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In re T.W.

Court of Appeals of Tennessee, Knoxville

April 17, 2018

In re T.W. et al.

          Session November 14, 2017

          Appeal from the Chancery Court for McMinn County No. 2015-CV-346 Jerri Bryant, Chancellor

         In this termination of parental rights case, J.B.H. and H.D.H. (prospective parents) filed a petition to terminate the parental rights of M.A.W. (mother) and E.R.W. (father) in order to adopt two of their minor children, T.W. and B.W. (the children). S.A.G. (grandmother) and M.W.G. (grandfather[1]) are the maternal grandparents of the children. They joined the prospective parents as co-petitioners. The trial court found clear and convincing evidence that mother and father abandoned their children by willfully failing to visit and support them during the relevant statutory time frame. By the same quantum of proof, the court also determined that termination is in the best interest of the children. Consequently, the court entered an order terminating the parents' rights. Mother appeals the trial court's order terminating her rights.[2] We reverse.

         Tenn. R. App. P. 3 Appeal as of Right; Judgment of the Chancery Court Reversed; Case Remanded

          Andrew E. Bateman, Athens, Tennessee, for the appellant, M.A.W.

          Randy Sellers, Cleveland, Tennessee, for the appellees, J.B.H., H.D.H., M.W.G., and S.A.G.

          Charles D. Susano, Jr., J., delivered the opinion of the court, in which D. Michael Swiney, C.J., and Thomas R. Frierson, II, J., joined.

          OPINION

          CHARLES D. SUSANO, JR., JUDGE

         I.

         In March 2014, mother and father resided in Autauga County, Alabama, with their two children, B.W. (eight months old) and T.W. (two years old). On March 14, 2014, mother pleaded guilty to theft of property and was subsequently incarcerated. Shortly thereafter, grandmother, who lives in Etowah, Tennessee, was informed that mother was in jail and that father was not taking proper care of the children. Grandmother then drove to Alabama and filed a petition with the Juvenile Court of Autauga County, Alabama, seeking emergency temporary custody of the children. On March 19, 2014, after determining that the children's "medical, nutritional, clothing, and shelter needs [were] not being met" and that the children were "being exposed to narcotics use, abuse, and sales, " the court grant temporary custody to the grandparents.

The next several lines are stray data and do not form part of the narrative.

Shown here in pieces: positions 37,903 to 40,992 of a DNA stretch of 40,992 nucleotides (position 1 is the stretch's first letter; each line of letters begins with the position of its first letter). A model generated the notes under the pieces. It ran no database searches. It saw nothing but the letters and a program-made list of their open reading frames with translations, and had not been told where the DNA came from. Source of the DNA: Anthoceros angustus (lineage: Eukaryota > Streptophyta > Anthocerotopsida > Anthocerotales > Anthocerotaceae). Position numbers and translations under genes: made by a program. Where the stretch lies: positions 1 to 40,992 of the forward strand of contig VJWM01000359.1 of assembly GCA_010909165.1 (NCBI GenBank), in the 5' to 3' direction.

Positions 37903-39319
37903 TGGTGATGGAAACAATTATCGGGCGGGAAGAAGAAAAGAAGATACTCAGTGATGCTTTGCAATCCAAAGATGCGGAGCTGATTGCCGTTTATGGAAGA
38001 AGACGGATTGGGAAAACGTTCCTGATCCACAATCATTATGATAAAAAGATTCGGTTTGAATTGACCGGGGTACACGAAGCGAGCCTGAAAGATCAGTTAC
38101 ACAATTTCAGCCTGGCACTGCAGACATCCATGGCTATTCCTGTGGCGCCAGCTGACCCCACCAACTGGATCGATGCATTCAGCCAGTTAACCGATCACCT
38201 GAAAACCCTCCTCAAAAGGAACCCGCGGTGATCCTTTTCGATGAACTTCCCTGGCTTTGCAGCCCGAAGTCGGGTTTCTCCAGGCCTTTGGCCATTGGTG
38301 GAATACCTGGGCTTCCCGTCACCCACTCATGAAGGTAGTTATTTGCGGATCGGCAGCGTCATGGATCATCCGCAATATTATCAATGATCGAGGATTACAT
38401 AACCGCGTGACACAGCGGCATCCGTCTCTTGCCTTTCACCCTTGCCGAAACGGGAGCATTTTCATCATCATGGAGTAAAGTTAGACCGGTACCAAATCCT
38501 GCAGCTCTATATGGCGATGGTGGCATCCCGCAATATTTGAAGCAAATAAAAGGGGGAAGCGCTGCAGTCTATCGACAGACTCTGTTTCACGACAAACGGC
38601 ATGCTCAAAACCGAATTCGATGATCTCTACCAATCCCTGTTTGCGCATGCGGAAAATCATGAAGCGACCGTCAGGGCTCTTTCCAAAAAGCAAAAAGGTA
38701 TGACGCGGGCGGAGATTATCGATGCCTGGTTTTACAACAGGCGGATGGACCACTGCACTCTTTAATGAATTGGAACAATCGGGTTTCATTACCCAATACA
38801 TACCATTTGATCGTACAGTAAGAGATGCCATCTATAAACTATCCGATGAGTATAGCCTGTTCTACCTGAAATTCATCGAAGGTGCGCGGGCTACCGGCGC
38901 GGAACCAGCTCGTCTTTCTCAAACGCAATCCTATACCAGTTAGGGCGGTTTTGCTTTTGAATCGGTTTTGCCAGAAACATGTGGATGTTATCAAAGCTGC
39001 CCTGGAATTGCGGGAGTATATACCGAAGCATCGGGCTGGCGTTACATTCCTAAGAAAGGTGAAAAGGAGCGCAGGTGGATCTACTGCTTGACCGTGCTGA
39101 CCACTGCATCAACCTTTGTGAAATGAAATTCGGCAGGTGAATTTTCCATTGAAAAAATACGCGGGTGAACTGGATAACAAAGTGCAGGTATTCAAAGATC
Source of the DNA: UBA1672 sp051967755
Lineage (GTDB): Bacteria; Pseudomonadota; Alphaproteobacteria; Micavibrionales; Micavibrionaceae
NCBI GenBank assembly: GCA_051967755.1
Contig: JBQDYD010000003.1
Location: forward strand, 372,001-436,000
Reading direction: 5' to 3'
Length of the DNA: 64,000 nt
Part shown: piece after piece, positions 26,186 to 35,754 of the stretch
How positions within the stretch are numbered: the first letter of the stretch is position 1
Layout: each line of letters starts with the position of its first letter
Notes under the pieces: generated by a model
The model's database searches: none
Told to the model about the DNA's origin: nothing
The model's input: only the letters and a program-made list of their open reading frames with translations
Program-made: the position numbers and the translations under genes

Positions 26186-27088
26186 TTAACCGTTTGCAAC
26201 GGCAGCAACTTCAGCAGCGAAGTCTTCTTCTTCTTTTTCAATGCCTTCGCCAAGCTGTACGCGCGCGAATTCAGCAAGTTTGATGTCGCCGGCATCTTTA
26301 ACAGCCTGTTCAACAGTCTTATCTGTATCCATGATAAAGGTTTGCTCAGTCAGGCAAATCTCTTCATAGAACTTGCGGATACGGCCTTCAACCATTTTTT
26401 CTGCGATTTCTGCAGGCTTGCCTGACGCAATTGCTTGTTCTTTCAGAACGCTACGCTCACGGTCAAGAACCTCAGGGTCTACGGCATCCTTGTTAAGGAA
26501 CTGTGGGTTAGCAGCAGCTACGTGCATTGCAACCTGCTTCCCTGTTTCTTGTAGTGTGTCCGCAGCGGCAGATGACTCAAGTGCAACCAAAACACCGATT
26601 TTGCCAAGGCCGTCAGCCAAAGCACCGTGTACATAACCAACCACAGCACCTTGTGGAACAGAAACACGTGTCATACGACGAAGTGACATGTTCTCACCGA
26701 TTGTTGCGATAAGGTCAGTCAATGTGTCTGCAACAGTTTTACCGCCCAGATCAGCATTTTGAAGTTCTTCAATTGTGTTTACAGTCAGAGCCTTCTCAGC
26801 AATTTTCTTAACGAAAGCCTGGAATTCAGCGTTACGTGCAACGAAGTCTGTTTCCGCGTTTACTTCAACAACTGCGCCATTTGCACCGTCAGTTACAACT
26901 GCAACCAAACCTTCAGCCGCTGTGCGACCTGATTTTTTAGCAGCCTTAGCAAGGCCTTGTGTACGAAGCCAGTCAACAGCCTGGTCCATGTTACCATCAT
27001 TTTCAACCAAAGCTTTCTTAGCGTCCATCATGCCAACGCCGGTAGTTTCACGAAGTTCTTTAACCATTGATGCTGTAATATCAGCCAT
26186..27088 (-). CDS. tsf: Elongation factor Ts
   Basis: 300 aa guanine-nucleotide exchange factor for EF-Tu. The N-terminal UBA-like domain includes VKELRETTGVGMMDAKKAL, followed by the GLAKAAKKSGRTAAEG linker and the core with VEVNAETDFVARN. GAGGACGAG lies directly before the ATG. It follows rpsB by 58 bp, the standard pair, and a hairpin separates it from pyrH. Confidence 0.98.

A few months later, on June 25, 2014, the Juvenile Court of Autauga County entered a final order, which states, in relevant part, as follows:

         Based upon all evidence it is ORDERED as follows:

The children remain dependent.
The [grandparents] are granted full legal and physical custody of the minor children.
. . .
The Mother and Father shall attend and complete an intensive drug rehabilitation program and pass all drug tests. The parents are allowed telephone access to the children and may send letters/cards, etc. to the children.
Upon completion of the drug program, proof of negative drug screens, proof of stable living arrangements and stable employment, the Mother and Father shall be allowed supervised visitation with the children to be supervised by Petitioners at times/places mutually agreed.